Although this photo isn’t exactly appropriate for today’s Photo Friday theme of Burn, it does capture the state of southern New Hampshire foliage these days: still mostly green, but with an occasional glimmer of the eventual conflagration that is autumn in New England.

Every September I’ve lived in New England, I get a bit anxious right before the leaves turn: what if this year’s colors don’t live up to my year-long expectations? Autumn in New England has a high reputation to live up to, and the travails of northeastern winters make fall a bittersweet time, residents’ last chance to feast their eyes on natural color before winter’s gray descends. For some reason, right about now every year I worry that the leaves won’t turn vividly enough to satiate my craving for the spectacular: how would I be able to make it through the drabness of winter without one last dose of richly saturated color?

But while some autumns are less stunning than others, every year the leaves do something before they fall, and every year (at least so far) Mother Nature’s striptease has been enough both to titillate and satiate my senses. Still, the paranoid part of me had to check my blog archives to make sure this year’s fall colors are on schedule, and it seems they are: one year ago today I blogged the pumpkin pile outside the local Wal-Mart, and a little more than a year ago, I spent a weekend in Bar Harbor, Maine, where the leaves were just starting to turn.

So while I’m fretting about the passage of time and waiting for leaves to turn, let me send you on a quick trip around the blogosphere, where virtual leaves are turning in their own inevitable way.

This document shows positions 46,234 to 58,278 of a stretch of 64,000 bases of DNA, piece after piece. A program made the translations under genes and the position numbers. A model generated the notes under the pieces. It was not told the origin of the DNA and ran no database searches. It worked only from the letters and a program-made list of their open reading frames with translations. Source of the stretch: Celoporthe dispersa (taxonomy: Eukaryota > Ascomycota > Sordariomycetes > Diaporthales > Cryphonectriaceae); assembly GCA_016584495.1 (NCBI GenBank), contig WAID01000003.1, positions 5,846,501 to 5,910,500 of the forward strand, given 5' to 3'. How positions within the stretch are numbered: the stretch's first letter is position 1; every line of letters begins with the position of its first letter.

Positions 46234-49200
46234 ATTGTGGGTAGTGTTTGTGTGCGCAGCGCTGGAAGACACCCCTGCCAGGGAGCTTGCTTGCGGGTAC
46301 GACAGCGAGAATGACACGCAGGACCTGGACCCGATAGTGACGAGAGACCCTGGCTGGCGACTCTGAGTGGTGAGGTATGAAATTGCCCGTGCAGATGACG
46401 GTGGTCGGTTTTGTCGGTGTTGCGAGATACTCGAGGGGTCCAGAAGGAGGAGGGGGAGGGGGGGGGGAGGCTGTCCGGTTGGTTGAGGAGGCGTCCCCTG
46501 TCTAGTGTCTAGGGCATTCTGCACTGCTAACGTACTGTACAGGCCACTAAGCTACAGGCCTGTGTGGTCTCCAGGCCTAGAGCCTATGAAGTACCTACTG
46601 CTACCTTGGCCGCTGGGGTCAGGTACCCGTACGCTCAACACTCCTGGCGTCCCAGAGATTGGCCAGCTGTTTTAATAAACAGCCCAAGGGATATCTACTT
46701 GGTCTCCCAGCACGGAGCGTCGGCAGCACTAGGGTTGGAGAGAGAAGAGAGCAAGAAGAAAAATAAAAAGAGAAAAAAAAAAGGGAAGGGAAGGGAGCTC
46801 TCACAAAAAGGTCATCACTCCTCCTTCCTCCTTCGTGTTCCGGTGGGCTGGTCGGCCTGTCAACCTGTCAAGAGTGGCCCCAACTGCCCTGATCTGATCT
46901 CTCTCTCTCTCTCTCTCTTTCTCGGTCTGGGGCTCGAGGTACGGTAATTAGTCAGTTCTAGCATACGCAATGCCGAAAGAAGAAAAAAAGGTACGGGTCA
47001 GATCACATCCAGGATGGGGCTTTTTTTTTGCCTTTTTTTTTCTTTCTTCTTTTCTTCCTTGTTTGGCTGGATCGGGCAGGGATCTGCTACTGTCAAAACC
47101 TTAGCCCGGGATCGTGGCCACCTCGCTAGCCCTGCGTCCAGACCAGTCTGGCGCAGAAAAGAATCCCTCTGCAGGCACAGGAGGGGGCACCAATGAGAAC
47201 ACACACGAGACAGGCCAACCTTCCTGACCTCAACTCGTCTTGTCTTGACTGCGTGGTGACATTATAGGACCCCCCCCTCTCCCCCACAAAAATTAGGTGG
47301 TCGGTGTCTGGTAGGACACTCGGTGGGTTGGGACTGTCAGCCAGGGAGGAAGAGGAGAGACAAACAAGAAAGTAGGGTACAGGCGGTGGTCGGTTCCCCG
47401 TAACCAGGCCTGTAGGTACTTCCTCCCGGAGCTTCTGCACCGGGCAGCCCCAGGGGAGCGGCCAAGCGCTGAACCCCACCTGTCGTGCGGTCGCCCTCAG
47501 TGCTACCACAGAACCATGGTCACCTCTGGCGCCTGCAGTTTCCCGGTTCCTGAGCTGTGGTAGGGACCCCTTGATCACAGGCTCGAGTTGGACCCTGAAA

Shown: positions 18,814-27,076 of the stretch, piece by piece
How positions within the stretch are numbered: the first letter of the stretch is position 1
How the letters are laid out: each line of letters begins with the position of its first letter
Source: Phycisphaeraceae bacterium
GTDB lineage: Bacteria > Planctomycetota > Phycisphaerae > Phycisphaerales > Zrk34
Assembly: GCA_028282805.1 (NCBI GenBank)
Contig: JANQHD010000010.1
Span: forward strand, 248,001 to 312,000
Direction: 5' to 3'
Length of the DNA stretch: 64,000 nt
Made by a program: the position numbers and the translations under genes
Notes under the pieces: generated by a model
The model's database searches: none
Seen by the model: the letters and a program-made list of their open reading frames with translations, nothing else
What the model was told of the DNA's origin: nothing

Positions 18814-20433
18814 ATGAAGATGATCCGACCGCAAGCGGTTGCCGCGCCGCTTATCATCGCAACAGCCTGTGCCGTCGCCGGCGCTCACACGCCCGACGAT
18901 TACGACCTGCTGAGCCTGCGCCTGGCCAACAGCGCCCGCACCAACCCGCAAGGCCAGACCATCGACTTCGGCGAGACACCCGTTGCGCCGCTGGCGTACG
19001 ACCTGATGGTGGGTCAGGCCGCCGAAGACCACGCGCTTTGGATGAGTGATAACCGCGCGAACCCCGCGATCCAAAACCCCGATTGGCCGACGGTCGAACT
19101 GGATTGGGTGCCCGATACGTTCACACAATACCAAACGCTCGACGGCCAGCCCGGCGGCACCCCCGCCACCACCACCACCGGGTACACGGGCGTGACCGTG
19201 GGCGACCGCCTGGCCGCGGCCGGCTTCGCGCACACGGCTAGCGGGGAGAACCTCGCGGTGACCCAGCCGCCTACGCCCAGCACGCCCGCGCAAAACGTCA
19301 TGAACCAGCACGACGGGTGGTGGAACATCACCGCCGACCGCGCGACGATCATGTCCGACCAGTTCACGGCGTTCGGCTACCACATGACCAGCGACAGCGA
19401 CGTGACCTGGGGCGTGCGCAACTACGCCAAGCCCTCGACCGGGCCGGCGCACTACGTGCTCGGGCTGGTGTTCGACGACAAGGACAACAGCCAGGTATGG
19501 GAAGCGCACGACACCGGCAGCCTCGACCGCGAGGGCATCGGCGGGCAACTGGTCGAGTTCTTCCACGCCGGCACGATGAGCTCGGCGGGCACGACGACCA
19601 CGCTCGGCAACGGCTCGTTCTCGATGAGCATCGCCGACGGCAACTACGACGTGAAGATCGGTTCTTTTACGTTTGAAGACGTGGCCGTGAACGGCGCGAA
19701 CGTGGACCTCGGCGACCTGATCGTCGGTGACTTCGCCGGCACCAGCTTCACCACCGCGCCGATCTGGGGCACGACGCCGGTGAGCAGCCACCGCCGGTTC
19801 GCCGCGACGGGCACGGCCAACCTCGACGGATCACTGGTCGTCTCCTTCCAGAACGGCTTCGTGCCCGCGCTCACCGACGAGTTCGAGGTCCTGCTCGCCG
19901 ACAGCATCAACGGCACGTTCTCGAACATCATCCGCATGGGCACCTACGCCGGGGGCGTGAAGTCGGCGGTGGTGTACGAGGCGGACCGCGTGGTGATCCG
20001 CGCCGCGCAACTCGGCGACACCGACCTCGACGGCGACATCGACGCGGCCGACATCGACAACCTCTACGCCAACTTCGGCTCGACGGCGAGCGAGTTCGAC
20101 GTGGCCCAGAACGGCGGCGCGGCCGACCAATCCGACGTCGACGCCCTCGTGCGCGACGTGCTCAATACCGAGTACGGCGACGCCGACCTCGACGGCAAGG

Those of you who have been following my Expository Writing students’ blogs can find this week’s batch of the best here. Reading new-ish bloggers is a bit like watching leaves turn as you feel yourself waiting for the moment when Voice appears as a writer hits her or his Narrative Stride.

My good friend Ji Hyang Sunim has just begun a blog of her own. I’ve known Ji Hyang since my early days in New England, back when I first started practicing (and for a time living) at the Cambridge Zen Center. You might remember Ji Hyang from the picture I blogged when my Zen-friends Jen and Stella had their baby shower last summer, or you might remember the sand mandala that was constructed at Wellesley College by Tibetan nuns whose visit Ji Hyang Sunim organized. Long before folks here in the blogosphere called me Zen Mama, Ji Hyang tagged me the “Dharma Queen,” so it’s good to welcome an old friend into the blogosphere as she chronicles her journey as a Zen nun, freshly matriculated graduate student, Buddhist chaplain, and all-around Dharma Goddess.

And lastly, a bunch of bloggish friends of mine have begun “an experiment in online literary and artistic collaboration” called qarrtsiluni, a blog whose name comes from an Inuit word meaning “sitting together in the darkness, waiting for something to burst.” So far, inaugural posts by Beth, Dave, and Rachel have chronicled the pregnant pause that precedes political upheaval, spiritual awakening, and natural ripening. As the trees here in southern New Hampshire are on the brink of burning, it seems that many corners of the blogosphere are similarly waiting for something inevitably to burst.